Cowboy Trouble at the Bunkhouse Bar

Since my next book was delayed by health issues, I’m going through previous stories and pulling out scenes I think you’ll enjoy and providing background on the places and real-life events that inspired them.
It’s a trip down memory lane for me, reacquainting myself with past cowboys and the women who love them, and revisiting some of my favorite Western places. 
This is the Bunkhouse Bar and Grill, which was featured in my first book, Cowboy Trouble.” That novel was a collection of everything that baffled and amused me about the West, tossed lightly with a mystery and liberally doused with romance.
The Bunkhouse is is the bar where my heroine, Libby Brown, first encountered the Mikes – Big Mike, Mean Mike, and Crazy Mike. It’s also where she shrugged off sheriff Cash McIntyre’s advances and set the plot rolling.
At the time I wrote the book, the Bunkhouse was really struggling. It had been for sale for years with no takers; the same few ranchers were always bellied up to the bar, and the tables sat empty. We used to stop in after hiking at Vedauwoo and admire the taxidermy. I’d tease my husband about ordering sissy drinks,” and we’d indulge in my favorite activity: eavesdropping on other people’s conversations.
Then it changed hands and became a restaurant. Soon after, Cheyenne banned smoking indoors, and suddenly, the Bunkhouse, which sits just beyond the city limits, was packed with people. Smoke drifted above the pool tables in massive clouds, and every barstool was occupied.
Things have calmed down now, the smoke has cleared, and the Bunkhouse has become a great place for a meal. Their Chicken Fried Steak is legendary. So is the taxidermy.
So in honor of those olden days, here’s the first Bunkhouse scene from Cowboy Trouble.
Stepping into the dark saloon from the bright Western sunshine, it was hard to see the men seated at the bar. Libby squinted to make out a row of cowboy hats and baseball caps above frosty mugs clutched in calloused hands. One fellow had an artistic depiction of a chainsaw tattooed on his biceps. Another sported a P.E.T.A. cap: “People Eating Tasty Animals.” An attractive dark-haired woman presided over the beer taps.
     “Hey, Luke. Long time, no see,” she said.
     “Hey, Crystal.”
Luke guided Libby up to the bar with one warm hand resting gently on the small of her back, radiating a subtle but palpable heat to all the most sensitive parts of her anatomy.
     “This is my new neighbor, Libby Brown. She bought the old Lackaduck ranch,” he said. “Libby, this is Crystal Hayes. She knows everybody and everything in Lackaduck. You want information, just stop by the Roundup.”
     Crystal nodded a brisk hello. “Nice to meetcha.” She turned and gestured toward the bar. “These guys are the Mikes. That’s Big Mike, Mean Mike, and Crazy Mike. The guy at the end is the sheriff.”
     The sheriff stood to shake hands, and Libby threw Luke a dirty look. This guy was no Bubba. He was tall, at least six-five, and looked like a California surfer, with blonde hair and pale blue eyes set in an angular face bronzed by the Wyoming sun. Luke was nice to look at, but where Luke was spare and wiry, this guy was solid muscle, with Gold’s Gym biceps and broad shoulders that tapered down to narrow hips. The whole package was wrapped in a brown sheriff’s uniform, topped off by a shiny, star-shaped badge that reminded her of a bow on a really nice birthday present. If looks counted for anything, Lackaduck’s sheriff would catch every criminal in the county.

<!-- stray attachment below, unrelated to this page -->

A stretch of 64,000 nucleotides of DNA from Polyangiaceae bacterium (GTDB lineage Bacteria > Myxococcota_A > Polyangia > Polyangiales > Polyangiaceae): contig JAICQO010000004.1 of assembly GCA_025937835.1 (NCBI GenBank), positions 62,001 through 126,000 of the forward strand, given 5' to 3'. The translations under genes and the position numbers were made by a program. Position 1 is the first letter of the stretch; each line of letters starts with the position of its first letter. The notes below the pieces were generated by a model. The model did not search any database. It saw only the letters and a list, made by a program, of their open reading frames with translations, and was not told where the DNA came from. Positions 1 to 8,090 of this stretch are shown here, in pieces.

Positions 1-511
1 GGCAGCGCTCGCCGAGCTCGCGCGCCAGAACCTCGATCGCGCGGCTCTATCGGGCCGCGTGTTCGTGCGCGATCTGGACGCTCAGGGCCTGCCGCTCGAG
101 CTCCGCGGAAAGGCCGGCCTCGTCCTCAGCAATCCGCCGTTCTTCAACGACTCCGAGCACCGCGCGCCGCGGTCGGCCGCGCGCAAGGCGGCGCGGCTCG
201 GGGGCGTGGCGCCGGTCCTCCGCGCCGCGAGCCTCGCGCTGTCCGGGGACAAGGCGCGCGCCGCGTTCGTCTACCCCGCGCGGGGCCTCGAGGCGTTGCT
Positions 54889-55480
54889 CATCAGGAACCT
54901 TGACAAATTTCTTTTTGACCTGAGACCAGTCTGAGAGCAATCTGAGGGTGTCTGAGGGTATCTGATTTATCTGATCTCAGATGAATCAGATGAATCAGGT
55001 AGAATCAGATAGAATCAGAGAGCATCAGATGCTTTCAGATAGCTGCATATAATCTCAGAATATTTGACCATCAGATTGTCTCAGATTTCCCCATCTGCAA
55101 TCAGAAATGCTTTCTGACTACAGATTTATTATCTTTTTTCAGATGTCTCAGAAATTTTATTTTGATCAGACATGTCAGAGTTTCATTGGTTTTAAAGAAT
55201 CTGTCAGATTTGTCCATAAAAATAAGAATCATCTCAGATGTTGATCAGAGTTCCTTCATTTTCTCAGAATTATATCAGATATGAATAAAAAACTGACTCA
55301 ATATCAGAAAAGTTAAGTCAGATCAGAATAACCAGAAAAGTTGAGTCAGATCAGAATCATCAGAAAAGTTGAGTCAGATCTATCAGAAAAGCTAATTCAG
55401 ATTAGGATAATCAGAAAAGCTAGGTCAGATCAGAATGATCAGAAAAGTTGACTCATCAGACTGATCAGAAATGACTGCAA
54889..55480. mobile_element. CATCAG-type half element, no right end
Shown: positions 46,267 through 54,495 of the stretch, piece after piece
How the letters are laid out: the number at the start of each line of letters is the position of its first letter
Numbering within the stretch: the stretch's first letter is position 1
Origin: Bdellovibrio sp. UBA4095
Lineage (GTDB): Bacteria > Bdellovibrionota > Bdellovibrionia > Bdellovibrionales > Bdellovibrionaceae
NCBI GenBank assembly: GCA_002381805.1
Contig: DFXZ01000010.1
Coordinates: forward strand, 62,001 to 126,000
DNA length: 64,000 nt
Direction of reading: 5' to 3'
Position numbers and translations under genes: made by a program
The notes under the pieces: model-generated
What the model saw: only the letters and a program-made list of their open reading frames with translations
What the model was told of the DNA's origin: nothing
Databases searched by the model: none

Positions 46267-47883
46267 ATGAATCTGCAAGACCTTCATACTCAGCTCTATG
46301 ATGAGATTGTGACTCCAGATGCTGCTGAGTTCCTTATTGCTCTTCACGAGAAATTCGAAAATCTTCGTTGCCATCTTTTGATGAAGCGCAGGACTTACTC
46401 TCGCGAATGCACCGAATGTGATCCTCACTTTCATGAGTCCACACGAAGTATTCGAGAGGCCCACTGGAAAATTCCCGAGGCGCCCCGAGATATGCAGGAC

“Cash McIntyre,” he said. “Nice to meet you.”
     Libby looked up into his eyes and smiled. She was almost six feet tall, and men big enough to make her feel delicate and feminine were few and far between.
      “Libby Brown,” she mumbled. Staring slack-jawed at the badge on his chest, she searched her mind for something intelligent to say.
     “Yeah,” she finally said. “Nice.”
     “How ’bout a drink, hon?” Crystal interrupted.
     Libby came back to earth as the bartender slapped a cardboard coaster in front of an empty barstool beside Luke.
     “What’s on tap?” Libby dropped the sheriff’s hand and turned away so she couldn’t see him anymore. It was the only way she could regain consciousness.
     “Coors, Coors Light, Bud, Bud Light,” Crystal rattled off.
     “Coors,” Libby said. She, and laid a five on the bar.
     “Let me.” Cash pulled a wad of cash out of his pocket and started counting out bills.
     “No. Me,” Luke said. His eyes narrowed into a Dirty Harry squint and he drew his wallet like a gunfighter. He and Cash traded a look, and Cash went back to his seat. Libby didn’t want any fistfights starting, but it sure felt good to be popular.
     “How ’bout you, Luke?” Crystal asked. She flashed a warning glare at both men. It was clear she didn’t tolerate fights in her barroom.
     “I’ll have a Smirnoff Ice.”
     Libby turned to him in disbelief. “You can’t order one of those sissy drinks in a place like this!”
     Every head swiveled toward Luke. No doubt he’d been branded a pansy forever in the minds of his drinking buddies.
     Wait ‘til they saw what he was driving.
     “Coors for me, too, then. Light,” Luke decided.
     Libby snorted.
     “What—, is light beer for sissies, too?”
     She was glad he was still smiling after her clumsy teasing and the encounter with the sheriff. She gave Luke five points for being good-natured. Trouble was, Cash got ten points just for standing up.